I serve as the treasurer of my homeowners' association. Being on the board of directors of the HOA has been, for the most part, an easy experience. All the same, this Arts and Culture piece from the Smithsonian magazine's January 2010 edition gave me quite the laugh.
MANOR RULES: What if these meticulously planned
communities are not just a modern phenomenon?
Ah, the homeowners association, which dictates everything from
the shape of your shrubs to the color of your house. Such meticulously
planned communities are generally thought to be a modern phenomenon, but
a recent archaeological excavation near England’s Hamme-on-Rye
unearthed a 14th-century document that suggests otherwise:
covenant set to hand this Twelfth Day of June in the year of our Lord
1365 between the Manor by the Meadow Association of Freeholders and the
owner in fee symple. Whereas the owner hath entered into this covenant
in order to enjoye the especial liffestyle offered by the Manor and to
avoid all unnecessary discord, the owner doth hereby acknowledge and
acquiesce to certaine rules to ensure the faithful and serene enjoyment
of the properties hereby governed, to witte:
In the interests of achieving a pleasing harmony and a clene appearance
for the community, the colour of the exterior of each abode shall not
be changed without leve. If leve be granted, the abode may then be
peynted only with one of the following colours: riverbed clay grey, cow
dung brown or farm field burnt umber.
A balliff charged with keeping the peace is authorized to settle
disputes both publick and domestick. Manor hath further entered into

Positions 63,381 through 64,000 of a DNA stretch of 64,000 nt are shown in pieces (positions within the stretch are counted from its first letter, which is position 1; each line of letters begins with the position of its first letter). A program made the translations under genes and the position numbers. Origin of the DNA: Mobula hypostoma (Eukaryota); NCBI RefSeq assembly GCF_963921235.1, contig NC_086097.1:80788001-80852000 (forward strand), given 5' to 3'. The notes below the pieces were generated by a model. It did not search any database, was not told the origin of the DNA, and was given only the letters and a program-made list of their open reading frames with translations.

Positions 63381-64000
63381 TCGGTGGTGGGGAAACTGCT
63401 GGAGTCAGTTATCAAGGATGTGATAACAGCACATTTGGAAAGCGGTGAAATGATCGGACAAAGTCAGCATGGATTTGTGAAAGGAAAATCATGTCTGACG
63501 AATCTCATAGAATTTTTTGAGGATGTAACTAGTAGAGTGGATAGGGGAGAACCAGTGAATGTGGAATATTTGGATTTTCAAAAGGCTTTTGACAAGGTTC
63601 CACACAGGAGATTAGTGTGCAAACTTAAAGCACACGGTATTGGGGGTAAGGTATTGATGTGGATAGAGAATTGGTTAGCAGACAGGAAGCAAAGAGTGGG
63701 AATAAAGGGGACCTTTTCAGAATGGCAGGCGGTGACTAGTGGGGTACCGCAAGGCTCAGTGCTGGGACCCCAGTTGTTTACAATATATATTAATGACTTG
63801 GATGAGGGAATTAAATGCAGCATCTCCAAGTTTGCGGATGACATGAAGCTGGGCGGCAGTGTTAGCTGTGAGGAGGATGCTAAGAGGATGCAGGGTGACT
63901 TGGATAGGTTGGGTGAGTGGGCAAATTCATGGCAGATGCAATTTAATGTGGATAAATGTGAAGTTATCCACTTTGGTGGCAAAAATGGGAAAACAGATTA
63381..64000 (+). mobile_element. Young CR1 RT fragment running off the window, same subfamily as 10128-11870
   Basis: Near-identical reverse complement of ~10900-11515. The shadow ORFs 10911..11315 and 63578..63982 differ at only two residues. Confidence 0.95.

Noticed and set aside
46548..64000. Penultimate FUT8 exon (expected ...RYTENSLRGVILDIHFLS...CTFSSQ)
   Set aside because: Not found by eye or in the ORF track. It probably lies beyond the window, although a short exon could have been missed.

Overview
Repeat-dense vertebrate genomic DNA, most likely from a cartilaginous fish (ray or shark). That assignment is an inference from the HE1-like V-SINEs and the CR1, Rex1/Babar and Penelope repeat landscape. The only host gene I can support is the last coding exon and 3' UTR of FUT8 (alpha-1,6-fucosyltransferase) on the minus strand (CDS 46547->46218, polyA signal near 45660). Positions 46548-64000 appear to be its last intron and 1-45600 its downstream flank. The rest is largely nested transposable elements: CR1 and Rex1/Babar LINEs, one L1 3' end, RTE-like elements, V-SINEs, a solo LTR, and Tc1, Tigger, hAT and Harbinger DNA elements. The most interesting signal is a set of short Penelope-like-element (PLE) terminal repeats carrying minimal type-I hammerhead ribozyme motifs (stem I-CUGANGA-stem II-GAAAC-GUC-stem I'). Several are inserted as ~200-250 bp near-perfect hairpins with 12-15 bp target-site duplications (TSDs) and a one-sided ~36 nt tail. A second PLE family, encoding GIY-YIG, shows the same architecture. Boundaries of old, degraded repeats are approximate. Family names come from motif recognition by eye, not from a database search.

contract with the Guild of Sorcerers to provide 24-hour,
state-of-the-arte security to ward off the predations of trolls,
hobgoblins and Frenchmen.
Each abode shalt be provided with an exterior barrel. Said barrel must
be kept full of water to assist in the dousing of fires whether started
by the hand of man or mouth of dragon. Barrel water must not be used for
drinking, bathing infants or drouning witches.
Manor hath provided torches throughout the community for the
convenience of all. However, all torches must be extinguished by curfew
and not reignited until the following dusk so as not to obscure viewing
of God’s celestial firmament.
Manor doth operate a clinic at the barbershoppe to provide physic and
the healing artes to all residents. Bledeing, leeches and the treatment
of excess humours are available upon request. Herbes and medicines will
be administered to those possessed of the supplementary potion plan.
(Please note that neither exorcism nor treatment for curses is available
No owner is permitted to conduct a pryvat enterprise on the premises,
whether as taverne keeper, trader in holy relics or seller of used
oxcarts. Exceptions may be made for brewers and alchemists willing to
share 30 percent of their production with the Association.
The owner shalt be permitted a garden wherein the following vegetables
may be planted: oynouns, gourdes, garlec, lekes, letys and caboches. In
addition, owners may cultivate herbes such as belladonna, nightshade and
henbane for personal use—though the sale of such herbes is prohibited,
owing to their properties for causing fevered hallucinations of the
Manor shalt provide weekly entertainment at the Commons on behalf of
all residents. Forthcoming events include a joust tournament, the
Hamme-on-Rye performance of “Punch & Judy Fight in the Crusades,”
the observational humour of the stand-up Jester, Otto the Corpulent, and
an elucidating lecture by Sir Charles Wentworth, founder and co-chair
of the Flat Earth Society.
Refuse shalt be removed on every Tuesday and Thursday. Homeowners
should throw any mullok and other unwanted materials out of their
windows to the footpath below. Barrels are available near the Commons
for the recycling of parchment and chainmail.
- Illustration by Eric Palma